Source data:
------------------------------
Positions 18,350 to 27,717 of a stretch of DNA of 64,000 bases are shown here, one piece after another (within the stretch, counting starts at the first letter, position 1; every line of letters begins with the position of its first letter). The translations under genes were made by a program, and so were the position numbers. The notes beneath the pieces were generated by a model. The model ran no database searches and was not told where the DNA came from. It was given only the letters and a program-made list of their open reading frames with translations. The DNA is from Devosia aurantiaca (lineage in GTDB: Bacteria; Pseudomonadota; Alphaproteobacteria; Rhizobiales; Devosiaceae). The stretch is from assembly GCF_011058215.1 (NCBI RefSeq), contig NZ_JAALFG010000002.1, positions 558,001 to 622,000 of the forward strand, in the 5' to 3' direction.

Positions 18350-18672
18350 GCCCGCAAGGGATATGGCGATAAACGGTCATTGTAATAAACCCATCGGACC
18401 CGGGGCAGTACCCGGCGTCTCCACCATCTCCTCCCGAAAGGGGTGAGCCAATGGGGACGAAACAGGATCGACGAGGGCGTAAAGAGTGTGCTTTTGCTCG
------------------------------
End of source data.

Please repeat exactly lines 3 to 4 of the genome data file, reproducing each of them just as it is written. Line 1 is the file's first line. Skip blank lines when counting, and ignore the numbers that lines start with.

18350 GCCCGCAAGGGATATGGCGATAAACGGTCATTGTAATAAACCCATCGGACC
18401 CGGGGCAGTACCCGGCGTCTCCACCATCTCCTCCCGAAAGGGGTGAGCCAATGGGGACGAAACAGGATCGACGAGGGCGTAAAGAGTGTGCTTTTGCTCG